Halsey chuckled, “Yes, captain, that's how the phrase goes.”

“Shall we make for the bridge?”

“Lead the way, captain.”

“This way, please,” Fierre started walking. “Your timely response is impressive.”

“We were in the neighborhood,” Halsey explained as they stepped aboard the turbolift. This was not a lie. She could not help but exchange glances with Mack. “Captain, may I ask you something?”

“Of course.”

“How is it that you French have managed to achieve power equalization across your coaxial pylons with an asymmetric reactor system?”

“Well, admiral, the answer is very complex, but I can explain....”

“Captain,” Lieutenant Chang said as he kept an eye on his console. “The first wave of shuttles has returned and the second wave is loading up as we speak.”

“Excellent,” Captain Galloway replied from the command chair. He much preferred the command chair to the executive officer's chair, which had no headrest and smaller armrests. It was nice when Admiral Halsey was away. Still, Galloway was thankful to have her as his commanding officer. She had taught him more in just two months than he had learned in all of his career. Plus, she was easy-going as hell, but still earned everyone's respect. “Let's try and get the turnaround time cut in half.”

“Aye, sir,” Chang answered with no emotional inflection whatsoever. It was not a feasible order, just one to try and keep everyone's spirits.

Galloway then missed having his first officer, Commander Les Mitchell onboard. While Halsey was present, there was no need for the additional officer and so Mitchell had been assigned on a temporary posting. While Mitchell was around, there was no need to do anything to keep spirits, no, that was the first officer's job. The captain's job was to focus on commanding the ship, regardless of the crew's feelings. Galloway had not been a first officer in a very long time and having to think on those terms was foreign to him. “What is the status of the Johnston.”

“They've docked with Nashville and they've been brought up to ninety-percent system efficiency. Their hull is still compromised,” Chang said. “They've got it stabilized,but Nashville doesn't really have the facilities for major hull repair. They'll be heading over to Chattanooga Shipyard for sure when this all said and done.”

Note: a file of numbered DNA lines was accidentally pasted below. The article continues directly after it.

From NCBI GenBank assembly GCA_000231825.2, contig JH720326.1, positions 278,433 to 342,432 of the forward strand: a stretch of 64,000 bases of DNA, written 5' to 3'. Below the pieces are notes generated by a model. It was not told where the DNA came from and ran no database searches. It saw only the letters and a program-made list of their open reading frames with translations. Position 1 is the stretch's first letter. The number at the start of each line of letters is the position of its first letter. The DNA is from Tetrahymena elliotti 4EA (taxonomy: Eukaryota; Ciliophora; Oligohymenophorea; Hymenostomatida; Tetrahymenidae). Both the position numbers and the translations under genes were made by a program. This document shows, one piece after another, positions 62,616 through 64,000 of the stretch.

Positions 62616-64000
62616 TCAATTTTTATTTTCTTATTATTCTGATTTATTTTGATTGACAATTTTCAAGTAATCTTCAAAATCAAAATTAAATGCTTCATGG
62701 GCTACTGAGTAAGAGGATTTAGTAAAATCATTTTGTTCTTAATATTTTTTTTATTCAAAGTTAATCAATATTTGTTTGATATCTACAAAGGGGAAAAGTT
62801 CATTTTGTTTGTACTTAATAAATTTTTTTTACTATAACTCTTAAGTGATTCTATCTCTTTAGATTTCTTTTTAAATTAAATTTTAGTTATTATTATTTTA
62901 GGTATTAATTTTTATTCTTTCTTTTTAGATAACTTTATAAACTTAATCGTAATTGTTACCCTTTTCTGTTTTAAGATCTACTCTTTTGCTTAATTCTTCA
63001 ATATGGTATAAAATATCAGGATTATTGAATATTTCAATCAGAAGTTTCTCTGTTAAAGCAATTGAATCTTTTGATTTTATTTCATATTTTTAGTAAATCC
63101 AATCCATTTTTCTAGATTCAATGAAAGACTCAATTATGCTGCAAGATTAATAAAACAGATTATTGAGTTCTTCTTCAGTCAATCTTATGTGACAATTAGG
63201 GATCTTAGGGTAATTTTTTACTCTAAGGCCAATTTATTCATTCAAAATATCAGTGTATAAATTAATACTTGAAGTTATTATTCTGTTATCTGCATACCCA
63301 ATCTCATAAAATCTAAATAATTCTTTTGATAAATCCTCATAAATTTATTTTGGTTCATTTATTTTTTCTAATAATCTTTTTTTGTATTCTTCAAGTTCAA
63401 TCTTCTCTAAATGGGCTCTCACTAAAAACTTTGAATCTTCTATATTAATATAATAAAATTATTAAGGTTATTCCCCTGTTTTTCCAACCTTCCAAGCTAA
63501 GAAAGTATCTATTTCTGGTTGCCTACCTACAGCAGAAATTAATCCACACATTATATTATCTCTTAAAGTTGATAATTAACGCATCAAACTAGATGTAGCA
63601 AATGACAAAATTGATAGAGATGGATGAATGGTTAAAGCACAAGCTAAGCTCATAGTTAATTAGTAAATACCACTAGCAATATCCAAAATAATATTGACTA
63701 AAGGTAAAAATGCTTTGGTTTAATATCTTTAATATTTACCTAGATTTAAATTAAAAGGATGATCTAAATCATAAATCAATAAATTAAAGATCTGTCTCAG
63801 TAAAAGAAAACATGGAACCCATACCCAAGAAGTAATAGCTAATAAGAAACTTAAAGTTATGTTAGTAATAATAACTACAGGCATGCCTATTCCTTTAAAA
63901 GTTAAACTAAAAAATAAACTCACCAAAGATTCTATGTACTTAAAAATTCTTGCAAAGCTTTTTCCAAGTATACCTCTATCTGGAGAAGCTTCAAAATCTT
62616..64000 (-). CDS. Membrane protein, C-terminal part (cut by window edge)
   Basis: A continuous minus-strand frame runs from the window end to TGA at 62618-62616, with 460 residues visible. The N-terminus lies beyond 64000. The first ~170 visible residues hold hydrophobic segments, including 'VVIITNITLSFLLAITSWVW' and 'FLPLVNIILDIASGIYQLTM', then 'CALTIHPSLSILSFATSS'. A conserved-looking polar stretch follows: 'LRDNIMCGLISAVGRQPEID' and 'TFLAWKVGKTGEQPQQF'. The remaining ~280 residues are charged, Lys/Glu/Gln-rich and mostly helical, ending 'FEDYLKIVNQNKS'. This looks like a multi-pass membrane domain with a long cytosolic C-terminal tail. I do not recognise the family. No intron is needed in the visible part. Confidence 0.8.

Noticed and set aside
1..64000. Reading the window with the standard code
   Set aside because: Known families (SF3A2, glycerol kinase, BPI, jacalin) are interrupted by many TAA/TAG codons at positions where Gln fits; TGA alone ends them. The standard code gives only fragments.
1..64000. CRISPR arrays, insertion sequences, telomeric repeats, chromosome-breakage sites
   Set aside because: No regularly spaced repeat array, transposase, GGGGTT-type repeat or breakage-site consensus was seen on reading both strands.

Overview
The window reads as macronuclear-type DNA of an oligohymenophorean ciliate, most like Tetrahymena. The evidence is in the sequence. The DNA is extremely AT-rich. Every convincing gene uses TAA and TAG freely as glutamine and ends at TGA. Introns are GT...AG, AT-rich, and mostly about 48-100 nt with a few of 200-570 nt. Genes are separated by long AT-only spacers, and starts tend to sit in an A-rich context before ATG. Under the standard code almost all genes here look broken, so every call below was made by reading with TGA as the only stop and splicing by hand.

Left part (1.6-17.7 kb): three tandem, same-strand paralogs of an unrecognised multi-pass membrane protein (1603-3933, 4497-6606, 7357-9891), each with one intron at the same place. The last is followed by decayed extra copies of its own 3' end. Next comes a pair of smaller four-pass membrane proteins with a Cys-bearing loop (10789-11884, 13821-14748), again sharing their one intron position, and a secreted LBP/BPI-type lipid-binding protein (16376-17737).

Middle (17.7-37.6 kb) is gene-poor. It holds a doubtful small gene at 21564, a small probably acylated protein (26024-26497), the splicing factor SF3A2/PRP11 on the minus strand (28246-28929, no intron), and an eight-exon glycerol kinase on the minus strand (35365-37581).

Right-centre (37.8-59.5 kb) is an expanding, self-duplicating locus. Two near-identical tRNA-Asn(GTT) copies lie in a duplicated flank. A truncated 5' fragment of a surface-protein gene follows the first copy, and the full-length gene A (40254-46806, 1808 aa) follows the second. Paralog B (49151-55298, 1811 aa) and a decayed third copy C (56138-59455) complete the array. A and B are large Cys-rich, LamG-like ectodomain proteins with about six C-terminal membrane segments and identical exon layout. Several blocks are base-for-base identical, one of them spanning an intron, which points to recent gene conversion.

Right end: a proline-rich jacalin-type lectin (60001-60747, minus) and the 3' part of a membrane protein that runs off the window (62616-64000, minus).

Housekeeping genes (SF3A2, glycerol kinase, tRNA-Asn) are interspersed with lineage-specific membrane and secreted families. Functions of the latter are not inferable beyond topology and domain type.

“No doubt,” Galloway sighed.

“Second shuttle group is away, sir.”

“Good,” Galloway stood and walked over to Chang. “Let's get the last wave ready to go.”

“They're already on it, captain.”

“I'll bet,” Galloway smirked. It was another act.

Chang's console suddenly came to life, “Captain, we've got a situation.”

Galloway's false smile vanished and a scowl grew, “What is it, lieutenant?”

“Three ships are dropping out of translight, dead ahead.”

“Identify!” Galloway retreated back to his chair and sat. “Dammit, last thing we need is more problems.”

“Captain, it's the worse kind.”

“Lay it on me.”

“Three Charlemagne-class French battlecruisers, the de Gaulle, the Bonaparte, and the Turenne. They look pissed off, captain.”

“Full alert! Get everyone to battle stations! Get the longbow tubes and mag cannons charged and locked! Helm, maneuver us between them and the Montcalm. They aren't getting anywhere near them.”

“Aye, aye.”

“Hail Admiral Halsey, let's get her read on this.”

Rear Admiral Halsey had taken her seat on the command chair of the Montcalm. Their chairs were actually more comfortable than the American ones. Halsey considered requisitioning something similar for her own assignments, but then realized it was hardly worthwhile. A chair is a chair, but... then again, chairs can make or break a day.

Suddenly, one on the panels started bleeping. Commander Leon instantly sprang into action. He reported, “Captain, three of our ships have just come out of translight. The de Gaulle, Bonaparte, and Turenne.”

“I know the commander of the de Gaulle,” Captain Fierre said. “He is relentless.”